The U.S. infant mortality rate dropped to another record low in 2001, in part because of a decline in SIDS deaths, but is still higher than that of other industrialized countries, the government said Tuesday.
The U.S. rate in 2001— the latest data available — fell to 6.8 deaths per 1,000 live births from 6.9 the previous year, according to the Centers for Disease Control and Prevention
The rate has declined 38 percent since 1983, when it was 10.9 per 1,000 live births. It has dropped to an all-time low in each of the last four years after a brief plateau in 1997 and 1998.
The 2001 decline was attributed largely to an 11 percent decline in deaths from sudden infant death syndrome, one of the three leading causes of infant death along with congenital malformations and low birth weight.
The CDC said SIDS declined because of public health campaigns that encourage mothers to take such steps as making their babies sleep on their backs.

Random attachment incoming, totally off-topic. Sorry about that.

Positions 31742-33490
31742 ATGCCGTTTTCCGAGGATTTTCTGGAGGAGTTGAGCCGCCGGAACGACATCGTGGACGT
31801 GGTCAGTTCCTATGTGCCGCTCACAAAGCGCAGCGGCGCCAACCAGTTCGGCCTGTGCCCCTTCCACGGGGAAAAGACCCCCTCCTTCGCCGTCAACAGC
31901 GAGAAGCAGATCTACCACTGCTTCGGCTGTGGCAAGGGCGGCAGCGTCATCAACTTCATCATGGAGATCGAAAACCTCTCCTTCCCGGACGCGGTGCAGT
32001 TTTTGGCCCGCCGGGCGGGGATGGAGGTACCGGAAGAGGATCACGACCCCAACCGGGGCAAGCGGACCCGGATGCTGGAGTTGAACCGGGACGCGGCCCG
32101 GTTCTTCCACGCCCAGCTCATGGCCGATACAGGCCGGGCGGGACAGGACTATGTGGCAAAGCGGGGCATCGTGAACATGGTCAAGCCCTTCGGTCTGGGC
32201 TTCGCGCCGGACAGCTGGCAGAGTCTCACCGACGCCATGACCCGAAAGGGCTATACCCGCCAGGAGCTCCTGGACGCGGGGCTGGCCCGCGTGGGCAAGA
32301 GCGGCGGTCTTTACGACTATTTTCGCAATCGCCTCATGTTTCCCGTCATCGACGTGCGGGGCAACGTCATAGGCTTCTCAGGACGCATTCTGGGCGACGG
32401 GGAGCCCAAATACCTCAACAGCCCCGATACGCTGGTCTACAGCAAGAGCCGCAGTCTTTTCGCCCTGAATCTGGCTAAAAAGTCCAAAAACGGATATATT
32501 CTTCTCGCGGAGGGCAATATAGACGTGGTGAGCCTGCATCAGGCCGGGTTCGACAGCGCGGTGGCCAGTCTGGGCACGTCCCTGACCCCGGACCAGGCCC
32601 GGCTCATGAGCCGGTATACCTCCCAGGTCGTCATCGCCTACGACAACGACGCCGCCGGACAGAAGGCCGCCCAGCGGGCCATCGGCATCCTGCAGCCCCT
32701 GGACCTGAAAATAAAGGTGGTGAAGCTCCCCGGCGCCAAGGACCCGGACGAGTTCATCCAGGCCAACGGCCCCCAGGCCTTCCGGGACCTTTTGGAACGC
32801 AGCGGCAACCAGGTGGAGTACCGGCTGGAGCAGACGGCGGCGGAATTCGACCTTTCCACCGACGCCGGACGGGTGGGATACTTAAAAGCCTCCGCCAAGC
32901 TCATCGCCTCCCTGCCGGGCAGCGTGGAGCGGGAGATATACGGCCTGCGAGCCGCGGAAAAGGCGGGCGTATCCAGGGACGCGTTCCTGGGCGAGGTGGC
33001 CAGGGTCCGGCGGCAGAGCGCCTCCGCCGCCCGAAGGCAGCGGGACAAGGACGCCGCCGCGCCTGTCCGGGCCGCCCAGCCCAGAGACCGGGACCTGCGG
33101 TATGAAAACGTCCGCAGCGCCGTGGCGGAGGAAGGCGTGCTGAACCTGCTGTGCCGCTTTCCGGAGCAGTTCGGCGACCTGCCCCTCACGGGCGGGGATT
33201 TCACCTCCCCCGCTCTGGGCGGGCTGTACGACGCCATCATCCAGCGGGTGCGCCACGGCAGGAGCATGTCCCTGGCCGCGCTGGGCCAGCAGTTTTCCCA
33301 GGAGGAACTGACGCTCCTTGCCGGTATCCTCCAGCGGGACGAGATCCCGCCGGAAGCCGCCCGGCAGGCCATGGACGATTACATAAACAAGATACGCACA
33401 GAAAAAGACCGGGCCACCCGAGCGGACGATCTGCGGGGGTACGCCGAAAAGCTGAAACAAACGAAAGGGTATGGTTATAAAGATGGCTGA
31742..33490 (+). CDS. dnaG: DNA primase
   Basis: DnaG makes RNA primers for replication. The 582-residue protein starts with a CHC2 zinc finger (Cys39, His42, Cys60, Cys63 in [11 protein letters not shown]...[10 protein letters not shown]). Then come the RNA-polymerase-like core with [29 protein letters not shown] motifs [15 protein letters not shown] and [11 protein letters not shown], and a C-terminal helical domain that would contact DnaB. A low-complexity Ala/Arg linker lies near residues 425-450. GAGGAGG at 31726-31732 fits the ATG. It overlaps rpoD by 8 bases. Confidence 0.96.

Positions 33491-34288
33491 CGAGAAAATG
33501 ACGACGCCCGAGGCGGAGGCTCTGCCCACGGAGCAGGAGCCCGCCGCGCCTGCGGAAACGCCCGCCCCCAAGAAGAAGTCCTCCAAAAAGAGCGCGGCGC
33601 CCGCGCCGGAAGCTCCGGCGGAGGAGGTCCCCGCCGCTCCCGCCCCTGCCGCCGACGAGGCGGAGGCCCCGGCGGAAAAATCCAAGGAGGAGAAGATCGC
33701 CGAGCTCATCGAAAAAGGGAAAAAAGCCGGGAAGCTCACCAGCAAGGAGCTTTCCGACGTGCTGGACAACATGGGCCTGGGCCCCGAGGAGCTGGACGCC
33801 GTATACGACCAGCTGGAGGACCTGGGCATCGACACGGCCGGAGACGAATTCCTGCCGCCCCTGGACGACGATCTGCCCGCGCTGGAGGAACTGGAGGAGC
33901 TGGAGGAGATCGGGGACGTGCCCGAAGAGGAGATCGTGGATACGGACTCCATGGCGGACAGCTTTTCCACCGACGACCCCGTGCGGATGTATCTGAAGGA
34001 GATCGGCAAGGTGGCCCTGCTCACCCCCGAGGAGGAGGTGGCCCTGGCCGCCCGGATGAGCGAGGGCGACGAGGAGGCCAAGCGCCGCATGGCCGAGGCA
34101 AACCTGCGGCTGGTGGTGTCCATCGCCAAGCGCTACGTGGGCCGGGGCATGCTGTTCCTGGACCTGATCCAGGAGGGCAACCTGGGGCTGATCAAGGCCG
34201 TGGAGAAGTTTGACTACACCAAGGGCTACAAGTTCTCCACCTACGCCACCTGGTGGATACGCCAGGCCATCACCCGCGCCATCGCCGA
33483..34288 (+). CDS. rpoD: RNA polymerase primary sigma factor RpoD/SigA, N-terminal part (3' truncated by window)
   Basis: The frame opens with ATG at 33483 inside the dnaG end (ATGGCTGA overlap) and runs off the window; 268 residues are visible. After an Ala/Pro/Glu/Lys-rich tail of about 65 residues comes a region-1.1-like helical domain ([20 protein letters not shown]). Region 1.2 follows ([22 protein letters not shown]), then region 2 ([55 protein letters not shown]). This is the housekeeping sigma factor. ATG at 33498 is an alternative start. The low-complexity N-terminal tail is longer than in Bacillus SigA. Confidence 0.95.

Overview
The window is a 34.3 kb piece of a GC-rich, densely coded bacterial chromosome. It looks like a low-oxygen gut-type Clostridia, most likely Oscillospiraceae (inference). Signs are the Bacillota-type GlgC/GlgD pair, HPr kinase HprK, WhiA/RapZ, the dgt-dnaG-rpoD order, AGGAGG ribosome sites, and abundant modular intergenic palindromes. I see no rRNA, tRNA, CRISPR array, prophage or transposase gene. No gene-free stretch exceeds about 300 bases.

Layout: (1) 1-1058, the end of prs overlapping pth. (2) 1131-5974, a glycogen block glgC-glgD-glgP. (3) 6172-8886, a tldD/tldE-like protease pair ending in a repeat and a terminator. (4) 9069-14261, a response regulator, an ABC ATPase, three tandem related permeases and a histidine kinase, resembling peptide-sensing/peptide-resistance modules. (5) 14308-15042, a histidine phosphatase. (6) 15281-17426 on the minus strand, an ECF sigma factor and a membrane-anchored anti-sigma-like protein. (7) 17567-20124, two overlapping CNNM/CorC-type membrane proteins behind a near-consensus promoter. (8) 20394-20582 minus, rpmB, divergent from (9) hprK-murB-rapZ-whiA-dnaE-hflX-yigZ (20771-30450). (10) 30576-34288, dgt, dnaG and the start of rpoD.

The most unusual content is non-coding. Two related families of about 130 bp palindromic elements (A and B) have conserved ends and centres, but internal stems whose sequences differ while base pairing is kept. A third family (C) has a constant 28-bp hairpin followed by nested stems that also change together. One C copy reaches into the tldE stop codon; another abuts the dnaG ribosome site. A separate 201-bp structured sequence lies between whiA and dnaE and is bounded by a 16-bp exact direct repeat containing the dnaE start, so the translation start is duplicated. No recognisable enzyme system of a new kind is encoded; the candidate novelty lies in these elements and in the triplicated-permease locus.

Better infant medical care and other public health messages also contributed to the decline, CDC officials said.
Despite the improvements, the U.S. rate is more than twice that of other developed countries. In Sweden, for example, the rate was 3 deaths per 1,000 live births in 2000, the latest data available from the United Nations.
Experts say the difference is due in part to more premature births and poorer access to health care in poor communities in the United States.